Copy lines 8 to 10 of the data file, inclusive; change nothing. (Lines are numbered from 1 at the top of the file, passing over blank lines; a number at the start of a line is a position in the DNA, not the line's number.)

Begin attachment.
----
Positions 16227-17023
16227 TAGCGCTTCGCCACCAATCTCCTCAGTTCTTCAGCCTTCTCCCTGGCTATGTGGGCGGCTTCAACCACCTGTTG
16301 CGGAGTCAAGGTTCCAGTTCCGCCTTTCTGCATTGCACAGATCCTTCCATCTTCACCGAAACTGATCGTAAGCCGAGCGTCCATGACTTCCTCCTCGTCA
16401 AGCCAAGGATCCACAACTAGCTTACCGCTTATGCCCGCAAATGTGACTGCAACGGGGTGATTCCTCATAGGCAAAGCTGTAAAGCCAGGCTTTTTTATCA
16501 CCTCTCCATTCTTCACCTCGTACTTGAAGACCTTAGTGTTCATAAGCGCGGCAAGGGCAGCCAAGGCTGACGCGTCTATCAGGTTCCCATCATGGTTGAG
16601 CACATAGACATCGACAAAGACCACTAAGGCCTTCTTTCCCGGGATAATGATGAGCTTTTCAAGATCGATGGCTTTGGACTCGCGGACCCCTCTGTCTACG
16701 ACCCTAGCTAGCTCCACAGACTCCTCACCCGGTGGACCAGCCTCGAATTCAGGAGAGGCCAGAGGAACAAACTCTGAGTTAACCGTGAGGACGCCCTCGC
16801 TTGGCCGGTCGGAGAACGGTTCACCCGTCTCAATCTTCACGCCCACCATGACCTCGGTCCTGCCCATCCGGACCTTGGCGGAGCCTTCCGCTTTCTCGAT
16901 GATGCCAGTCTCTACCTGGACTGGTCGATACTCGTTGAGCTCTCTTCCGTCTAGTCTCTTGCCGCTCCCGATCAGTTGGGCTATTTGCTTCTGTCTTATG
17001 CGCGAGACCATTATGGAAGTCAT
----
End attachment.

16801 TTGGCCGGTCGGAGAACGGTTCACCCGTCTCAATCTTCACGCCCACCATGACCTCGGTCCTGCCCATCCGGACCTTGGCGGAGCCTTCCGCTTTCTCGAT
16901 GATGCCAGTCTCTACCTGGACTGGTCGATACTCGTTGAGCTCTCTTCCGTCTAGTCTCTTGCCGCTCCCGATCAGTTGGGCTATTTGCTTCTGTCTTATG
17001 CGCGAGACCATTATGGAAGTCAT